Between 2012 and 2014 representatives from 23 organisations in 21 European countries worked together in the Discovering the Archaeologists of Europe 2014 project to gain insight into the profile of the archaeological profession and labour market in those countries. The results can be compared with those of a predecessor Discovering the Archaeologists of Europe project, undertaken in 2006-08.
Across the 21 participating states, it is calculated that a total of over €1 billion is spent on professional archaeology every year, with the majority of that expenditure being on the salary costs of the estimated 24,740 people who work as archaeologists in these countries.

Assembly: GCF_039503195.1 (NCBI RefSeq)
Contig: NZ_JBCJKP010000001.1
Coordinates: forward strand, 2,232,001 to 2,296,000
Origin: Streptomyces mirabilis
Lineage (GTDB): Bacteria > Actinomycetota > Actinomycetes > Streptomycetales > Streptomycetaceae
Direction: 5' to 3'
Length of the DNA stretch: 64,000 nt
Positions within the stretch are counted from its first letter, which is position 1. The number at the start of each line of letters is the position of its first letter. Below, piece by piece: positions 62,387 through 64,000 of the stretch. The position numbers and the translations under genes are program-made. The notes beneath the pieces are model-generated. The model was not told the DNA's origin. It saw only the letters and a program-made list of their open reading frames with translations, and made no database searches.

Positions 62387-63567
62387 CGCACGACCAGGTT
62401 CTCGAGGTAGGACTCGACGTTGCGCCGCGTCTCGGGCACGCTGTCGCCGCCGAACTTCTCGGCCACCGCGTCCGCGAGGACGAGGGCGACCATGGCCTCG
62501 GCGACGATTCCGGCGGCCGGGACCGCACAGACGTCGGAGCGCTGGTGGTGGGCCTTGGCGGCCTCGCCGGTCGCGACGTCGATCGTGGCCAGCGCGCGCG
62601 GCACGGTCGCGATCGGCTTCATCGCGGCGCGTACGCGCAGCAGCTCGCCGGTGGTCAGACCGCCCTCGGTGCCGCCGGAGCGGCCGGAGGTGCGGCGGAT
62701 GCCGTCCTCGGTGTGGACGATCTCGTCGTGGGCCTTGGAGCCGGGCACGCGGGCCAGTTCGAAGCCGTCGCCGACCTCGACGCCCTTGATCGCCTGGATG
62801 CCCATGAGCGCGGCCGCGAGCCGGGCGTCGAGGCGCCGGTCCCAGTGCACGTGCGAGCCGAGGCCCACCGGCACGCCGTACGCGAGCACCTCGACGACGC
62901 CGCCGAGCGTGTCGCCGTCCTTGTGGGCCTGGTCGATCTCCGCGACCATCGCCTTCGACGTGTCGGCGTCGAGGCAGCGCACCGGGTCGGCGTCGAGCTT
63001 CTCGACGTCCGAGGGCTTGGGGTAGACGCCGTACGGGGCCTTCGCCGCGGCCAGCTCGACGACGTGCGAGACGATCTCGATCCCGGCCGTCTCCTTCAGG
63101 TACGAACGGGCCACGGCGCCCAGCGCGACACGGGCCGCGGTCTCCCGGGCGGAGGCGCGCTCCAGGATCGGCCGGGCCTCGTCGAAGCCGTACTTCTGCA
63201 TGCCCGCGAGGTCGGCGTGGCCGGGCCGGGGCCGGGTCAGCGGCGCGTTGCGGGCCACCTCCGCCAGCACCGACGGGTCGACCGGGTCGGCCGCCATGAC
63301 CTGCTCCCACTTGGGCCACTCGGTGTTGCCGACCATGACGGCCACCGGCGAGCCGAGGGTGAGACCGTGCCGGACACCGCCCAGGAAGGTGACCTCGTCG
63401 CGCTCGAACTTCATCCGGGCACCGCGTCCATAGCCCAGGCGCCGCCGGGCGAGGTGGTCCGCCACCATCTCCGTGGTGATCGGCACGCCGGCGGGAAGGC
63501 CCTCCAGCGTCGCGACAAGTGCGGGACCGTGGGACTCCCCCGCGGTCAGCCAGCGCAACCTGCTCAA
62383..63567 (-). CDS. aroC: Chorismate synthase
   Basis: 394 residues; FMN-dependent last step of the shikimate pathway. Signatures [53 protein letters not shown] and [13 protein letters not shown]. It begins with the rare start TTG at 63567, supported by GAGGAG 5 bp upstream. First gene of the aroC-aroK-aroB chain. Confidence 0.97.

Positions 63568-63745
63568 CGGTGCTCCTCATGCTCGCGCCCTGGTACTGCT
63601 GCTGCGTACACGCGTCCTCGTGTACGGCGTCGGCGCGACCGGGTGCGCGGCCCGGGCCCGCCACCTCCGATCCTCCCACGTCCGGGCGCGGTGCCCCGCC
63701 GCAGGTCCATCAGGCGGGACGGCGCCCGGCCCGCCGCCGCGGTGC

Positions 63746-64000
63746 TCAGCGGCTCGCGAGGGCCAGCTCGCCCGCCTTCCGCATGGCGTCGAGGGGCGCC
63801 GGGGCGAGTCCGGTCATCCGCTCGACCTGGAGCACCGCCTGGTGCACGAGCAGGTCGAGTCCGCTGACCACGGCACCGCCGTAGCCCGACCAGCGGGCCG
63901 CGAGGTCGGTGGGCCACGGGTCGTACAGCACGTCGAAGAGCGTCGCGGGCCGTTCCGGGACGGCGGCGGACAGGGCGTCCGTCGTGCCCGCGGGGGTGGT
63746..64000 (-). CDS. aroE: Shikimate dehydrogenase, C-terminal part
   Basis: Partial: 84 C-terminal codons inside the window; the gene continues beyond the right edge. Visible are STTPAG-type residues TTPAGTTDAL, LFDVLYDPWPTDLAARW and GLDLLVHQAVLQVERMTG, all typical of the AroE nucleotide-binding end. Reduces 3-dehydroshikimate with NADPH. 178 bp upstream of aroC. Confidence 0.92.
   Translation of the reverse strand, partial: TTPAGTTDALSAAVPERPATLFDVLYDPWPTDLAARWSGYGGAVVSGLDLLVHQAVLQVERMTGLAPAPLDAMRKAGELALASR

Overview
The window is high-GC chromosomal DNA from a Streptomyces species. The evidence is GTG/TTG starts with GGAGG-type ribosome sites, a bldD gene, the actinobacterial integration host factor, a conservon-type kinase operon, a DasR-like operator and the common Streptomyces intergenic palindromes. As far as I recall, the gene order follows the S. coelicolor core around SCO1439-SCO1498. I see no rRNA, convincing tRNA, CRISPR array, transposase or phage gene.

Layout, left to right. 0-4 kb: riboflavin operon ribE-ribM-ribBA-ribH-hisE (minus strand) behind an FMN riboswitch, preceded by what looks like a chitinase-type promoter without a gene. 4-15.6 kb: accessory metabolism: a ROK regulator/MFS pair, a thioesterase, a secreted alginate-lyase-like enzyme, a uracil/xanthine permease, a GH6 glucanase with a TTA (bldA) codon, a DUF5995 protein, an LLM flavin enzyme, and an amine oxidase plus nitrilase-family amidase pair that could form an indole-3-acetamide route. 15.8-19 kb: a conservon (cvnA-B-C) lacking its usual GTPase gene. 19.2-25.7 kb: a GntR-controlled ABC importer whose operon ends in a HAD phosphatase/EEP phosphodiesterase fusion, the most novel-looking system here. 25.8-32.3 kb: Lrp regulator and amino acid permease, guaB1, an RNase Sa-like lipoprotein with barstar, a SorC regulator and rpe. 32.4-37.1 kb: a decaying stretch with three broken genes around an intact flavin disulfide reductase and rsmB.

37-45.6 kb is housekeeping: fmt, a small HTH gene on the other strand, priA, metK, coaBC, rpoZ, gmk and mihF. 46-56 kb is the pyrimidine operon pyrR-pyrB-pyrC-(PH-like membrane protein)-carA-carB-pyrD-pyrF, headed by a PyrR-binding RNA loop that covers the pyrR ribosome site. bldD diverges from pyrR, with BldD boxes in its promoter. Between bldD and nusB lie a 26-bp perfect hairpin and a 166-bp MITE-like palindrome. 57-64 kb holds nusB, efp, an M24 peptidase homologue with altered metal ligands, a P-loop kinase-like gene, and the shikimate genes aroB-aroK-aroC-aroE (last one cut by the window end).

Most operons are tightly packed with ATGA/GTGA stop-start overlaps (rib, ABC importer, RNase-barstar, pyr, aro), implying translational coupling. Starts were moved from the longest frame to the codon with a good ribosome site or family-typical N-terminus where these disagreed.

My work in this area was triggered by the effects of the Great Recession that begain in 2008 on professional archaeology.
Who works as a professional archaeologist, what do they do and who do they work for?
This is the first comprehensive review of applied archaeology as a profession in the UK in the twenty-first century, using case studies of organisations and particular archaeological projects to present a contemporary history of professional archaeology that looks at who employs archaeologists, who their clients are and why those clients want archaeological work done.